High Light The night GE electrified an ancient Himalayan village

“We’re in the process of developing new products and services that  will allow people in Africa, India or Southeast Asia to gain access to  electricity. This technology will have a lasting effect. It will change  lives.”

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The night the 700-year-old  mountain oasis of Rakuru was to see its first electric light, the whole  village gathered in the largest room and waited for someone to flip the  switch. But nothing happened.

“We scrambled in the dark to look  for the problem,” said Shantnu Mathuria, a GE Power employee who had trekked  to the isolated spot in Northern India to bring electricity to the people of  Rakuru. They found one loose contact and then tried it again. This time the  room lit up with bright light. “The people were hugging each other and  dancing,” said Shivani Saklani, a GE Power project management specialist who  also made the journey. “The experience was so powerful it made me cry.”

Perched like a snow pigeon’s nest  13,000 feet high on the granite flanks of the Karakoram Range, Rakuru  consists of eight stone homes surrounded by fields of wild flowers, barley  and green peas sustaining approximately 70 villagers. But since this summer,  it’s also a beacon of light shining across the stark, treeless landscape.

Saklani and Mathuria were part of  an eight-member expedition dispatched by GE Power and Global Himalayan  Expedition (GHE) in late summer to electrify Rakuru. “People want to be  working on significant things that leave a lasting impact,” said Ricky Buch,  a GE Power senior marketing leader who helped organise the trip and recruit  Saklani and her colleagues. “We tapped into that desire.”

Electricity is a basic human right, says GE’s Ricky Buch. He helped organize the trip that brought power to people living in the remote Indian village of Rakuru. Image credit: GE Power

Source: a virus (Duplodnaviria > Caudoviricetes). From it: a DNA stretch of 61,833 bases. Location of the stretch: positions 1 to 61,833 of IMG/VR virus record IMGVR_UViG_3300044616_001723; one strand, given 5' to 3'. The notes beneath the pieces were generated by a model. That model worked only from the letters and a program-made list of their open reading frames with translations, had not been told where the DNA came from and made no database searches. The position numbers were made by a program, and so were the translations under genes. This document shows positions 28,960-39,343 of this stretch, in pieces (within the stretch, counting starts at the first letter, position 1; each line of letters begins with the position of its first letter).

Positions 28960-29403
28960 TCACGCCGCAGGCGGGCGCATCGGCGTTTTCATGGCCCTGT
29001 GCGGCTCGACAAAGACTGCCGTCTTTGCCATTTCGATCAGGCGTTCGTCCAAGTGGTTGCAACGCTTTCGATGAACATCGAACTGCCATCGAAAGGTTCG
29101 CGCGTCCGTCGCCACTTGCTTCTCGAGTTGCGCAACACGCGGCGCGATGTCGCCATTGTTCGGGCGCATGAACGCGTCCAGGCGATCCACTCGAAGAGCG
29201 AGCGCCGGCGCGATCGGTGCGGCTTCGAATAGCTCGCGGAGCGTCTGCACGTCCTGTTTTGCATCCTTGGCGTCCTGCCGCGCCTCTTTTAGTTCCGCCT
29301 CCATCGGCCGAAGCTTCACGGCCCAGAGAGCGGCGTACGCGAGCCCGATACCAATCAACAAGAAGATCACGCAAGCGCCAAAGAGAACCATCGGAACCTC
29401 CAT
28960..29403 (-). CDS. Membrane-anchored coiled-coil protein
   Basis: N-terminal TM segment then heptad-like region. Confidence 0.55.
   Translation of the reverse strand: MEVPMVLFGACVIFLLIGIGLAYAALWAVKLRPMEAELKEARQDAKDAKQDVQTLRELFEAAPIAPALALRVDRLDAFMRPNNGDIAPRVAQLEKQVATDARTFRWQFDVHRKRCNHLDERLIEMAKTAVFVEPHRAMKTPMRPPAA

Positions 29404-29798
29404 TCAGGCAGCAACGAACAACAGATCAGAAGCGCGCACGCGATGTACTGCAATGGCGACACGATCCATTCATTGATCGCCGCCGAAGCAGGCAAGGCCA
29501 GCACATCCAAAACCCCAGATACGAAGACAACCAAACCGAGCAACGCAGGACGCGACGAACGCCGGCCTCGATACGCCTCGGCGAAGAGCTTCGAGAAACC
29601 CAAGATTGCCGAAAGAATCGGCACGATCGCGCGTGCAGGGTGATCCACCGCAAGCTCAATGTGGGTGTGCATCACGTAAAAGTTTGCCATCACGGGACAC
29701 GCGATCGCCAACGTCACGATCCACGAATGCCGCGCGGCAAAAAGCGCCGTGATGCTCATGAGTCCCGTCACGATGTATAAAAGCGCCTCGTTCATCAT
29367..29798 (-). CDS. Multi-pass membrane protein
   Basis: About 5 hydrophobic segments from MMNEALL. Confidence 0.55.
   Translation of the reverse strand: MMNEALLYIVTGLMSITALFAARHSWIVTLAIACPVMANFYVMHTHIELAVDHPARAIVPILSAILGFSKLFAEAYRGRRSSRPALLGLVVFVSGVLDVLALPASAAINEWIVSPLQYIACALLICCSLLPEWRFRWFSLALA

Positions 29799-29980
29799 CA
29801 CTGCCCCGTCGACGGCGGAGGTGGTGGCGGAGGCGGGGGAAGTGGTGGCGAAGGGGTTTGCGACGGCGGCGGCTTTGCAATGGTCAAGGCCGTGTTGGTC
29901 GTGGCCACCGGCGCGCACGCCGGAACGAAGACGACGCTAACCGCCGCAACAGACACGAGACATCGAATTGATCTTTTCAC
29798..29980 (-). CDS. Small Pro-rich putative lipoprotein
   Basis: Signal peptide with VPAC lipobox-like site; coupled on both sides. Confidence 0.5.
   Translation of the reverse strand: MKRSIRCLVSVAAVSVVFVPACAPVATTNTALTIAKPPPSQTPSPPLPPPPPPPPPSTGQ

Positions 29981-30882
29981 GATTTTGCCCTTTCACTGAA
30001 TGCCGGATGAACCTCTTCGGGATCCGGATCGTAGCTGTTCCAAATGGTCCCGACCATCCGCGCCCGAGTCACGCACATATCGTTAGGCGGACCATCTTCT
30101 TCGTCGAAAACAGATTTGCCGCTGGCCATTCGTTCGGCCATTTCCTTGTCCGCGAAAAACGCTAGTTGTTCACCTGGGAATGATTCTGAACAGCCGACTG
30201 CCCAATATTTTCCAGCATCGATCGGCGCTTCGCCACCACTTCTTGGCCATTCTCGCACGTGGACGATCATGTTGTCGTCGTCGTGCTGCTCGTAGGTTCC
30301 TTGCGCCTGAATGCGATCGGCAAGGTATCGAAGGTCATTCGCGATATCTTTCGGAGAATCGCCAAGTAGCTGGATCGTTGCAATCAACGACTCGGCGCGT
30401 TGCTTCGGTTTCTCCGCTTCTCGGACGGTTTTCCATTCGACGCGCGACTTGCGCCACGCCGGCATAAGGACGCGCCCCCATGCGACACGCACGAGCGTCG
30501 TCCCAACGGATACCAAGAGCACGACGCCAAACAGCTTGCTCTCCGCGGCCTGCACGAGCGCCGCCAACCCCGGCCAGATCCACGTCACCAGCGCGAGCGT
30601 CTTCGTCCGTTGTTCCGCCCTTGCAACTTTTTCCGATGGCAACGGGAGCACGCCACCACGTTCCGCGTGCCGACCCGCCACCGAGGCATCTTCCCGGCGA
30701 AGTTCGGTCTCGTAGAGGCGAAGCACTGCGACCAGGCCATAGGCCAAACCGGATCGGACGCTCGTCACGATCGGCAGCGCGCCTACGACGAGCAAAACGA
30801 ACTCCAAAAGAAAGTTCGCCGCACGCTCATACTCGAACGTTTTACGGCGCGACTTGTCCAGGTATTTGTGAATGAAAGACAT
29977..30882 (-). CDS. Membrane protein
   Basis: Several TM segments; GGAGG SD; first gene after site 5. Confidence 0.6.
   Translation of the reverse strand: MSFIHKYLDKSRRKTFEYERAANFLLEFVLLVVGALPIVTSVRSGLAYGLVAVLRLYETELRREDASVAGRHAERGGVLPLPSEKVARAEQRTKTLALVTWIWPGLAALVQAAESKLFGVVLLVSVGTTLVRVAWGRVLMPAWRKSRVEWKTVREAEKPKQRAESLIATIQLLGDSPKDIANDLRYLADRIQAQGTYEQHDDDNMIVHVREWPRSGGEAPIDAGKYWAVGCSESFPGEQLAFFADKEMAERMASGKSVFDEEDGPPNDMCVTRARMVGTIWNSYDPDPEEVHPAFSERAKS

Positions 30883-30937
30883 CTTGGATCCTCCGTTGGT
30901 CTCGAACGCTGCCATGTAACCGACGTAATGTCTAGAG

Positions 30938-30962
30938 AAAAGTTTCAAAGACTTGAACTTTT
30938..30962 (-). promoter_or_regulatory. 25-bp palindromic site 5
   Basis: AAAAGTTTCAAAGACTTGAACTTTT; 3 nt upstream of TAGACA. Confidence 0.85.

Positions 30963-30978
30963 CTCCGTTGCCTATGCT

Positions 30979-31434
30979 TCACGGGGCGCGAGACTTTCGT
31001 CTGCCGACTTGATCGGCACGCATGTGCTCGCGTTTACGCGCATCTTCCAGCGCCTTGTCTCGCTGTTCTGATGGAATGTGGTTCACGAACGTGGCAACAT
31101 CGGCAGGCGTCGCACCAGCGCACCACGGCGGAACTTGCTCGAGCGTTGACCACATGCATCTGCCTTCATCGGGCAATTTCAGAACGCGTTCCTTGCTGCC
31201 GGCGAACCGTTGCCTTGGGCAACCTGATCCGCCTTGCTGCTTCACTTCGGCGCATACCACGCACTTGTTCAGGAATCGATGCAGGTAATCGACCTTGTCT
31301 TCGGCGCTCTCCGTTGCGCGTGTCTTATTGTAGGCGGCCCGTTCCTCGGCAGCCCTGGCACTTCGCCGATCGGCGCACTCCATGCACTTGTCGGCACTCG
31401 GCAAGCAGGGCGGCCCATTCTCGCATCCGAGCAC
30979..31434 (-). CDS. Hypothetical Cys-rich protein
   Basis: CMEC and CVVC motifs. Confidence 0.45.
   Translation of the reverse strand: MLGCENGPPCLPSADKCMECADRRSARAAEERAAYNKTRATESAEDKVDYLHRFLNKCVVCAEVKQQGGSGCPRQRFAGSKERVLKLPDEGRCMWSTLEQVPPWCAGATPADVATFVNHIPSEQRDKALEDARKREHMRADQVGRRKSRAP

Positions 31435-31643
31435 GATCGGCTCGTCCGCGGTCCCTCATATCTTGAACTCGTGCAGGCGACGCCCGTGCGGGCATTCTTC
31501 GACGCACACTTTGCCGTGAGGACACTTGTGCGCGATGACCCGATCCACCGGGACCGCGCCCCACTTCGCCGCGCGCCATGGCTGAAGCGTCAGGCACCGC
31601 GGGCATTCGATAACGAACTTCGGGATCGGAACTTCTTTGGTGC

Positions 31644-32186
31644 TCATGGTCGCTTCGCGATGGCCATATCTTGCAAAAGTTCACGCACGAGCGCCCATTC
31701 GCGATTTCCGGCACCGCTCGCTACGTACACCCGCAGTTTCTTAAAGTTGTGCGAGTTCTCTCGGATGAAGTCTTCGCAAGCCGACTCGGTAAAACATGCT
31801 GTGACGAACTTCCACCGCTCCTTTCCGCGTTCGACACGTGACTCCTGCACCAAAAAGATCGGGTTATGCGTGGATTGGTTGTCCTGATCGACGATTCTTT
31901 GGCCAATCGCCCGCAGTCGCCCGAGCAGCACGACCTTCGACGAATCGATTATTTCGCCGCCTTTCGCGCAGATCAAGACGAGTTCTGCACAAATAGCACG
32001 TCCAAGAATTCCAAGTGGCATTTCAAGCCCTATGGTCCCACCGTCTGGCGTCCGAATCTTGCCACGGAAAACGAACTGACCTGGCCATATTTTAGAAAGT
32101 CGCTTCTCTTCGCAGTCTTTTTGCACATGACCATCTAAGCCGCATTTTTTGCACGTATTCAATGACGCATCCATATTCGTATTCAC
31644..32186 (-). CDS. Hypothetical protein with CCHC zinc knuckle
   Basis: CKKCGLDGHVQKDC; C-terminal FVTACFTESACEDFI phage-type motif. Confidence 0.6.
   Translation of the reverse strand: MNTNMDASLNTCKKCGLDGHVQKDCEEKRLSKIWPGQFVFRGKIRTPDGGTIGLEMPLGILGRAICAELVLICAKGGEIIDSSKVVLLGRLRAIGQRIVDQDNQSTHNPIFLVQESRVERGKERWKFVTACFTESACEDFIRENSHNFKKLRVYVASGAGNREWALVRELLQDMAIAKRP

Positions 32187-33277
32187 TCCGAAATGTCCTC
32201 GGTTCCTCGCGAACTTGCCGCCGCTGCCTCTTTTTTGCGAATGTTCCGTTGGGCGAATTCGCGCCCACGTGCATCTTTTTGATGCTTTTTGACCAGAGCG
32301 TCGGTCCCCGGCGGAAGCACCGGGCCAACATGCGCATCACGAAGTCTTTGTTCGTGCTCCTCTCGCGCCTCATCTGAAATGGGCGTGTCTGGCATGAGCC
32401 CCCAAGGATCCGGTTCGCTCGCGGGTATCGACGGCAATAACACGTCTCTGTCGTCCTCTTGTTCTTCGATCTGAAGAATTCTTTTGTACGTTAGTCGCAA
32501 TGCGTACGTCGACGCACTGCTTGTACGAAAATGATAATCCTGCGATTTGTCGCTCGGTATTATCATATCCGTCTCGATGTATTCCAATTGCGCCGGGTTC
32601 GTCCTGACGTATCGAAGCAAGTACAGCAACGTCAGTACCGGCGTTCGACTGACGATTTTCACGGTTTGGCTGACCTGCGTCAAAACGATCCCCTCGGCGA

Electricity is a basic human right, says GE’s Ricky Buch. He  helped organize the trip that brought power to people living in the remote  Indian village of Rakuru. play

Electricity is a basic human right, says GE’s Ricky Buch. He  helped organize the trip that brought power to people living in the remote  Indian village of Rakuru.

(GE)

The journey to electrify Rakuru  started seven months earlier in a different mountain oasis half a world away.  GE Power President and CEO Steve Bolze and other GE leaders were at the World  Economic Forum’s annual meeting in Davos, Switzerland, when he sat down with  GHE’s Jaideep Bansal to discuss their shared belief that electricity is a  basic human right and their desire to collaborate to bring power to people  without access and in the most remote locations in the world. As a result, GE  Power and GHE plan to electrify a total of 10 villages throughout the  Himalayas.Starting just a few weeks before  the late-July trek, GE Power put out a call to local employees and asked them  to apply for the first trip to Rakuru. Employees from all over India applied  for the eight available spots. “We were looking for passion and an excitement  to contribute,” said Buch.

The team gathered in the capital  and boarded a plane bound for the medieval mountain city of Leh. Surrounded  by snow-capped mountains, they spent two days in the city hydrating, sleeping  and getting used to the altitude, and also to each other. “We were from all  over India,” Saklani said. “Most of us met for the first time.” She remembers  sitting around a bonfire and watching shooting stars streaking over the black  sky above. “It was pitch dark at night, and the Milky Way stretched  overhead,” she said. “It was an amazing sight.”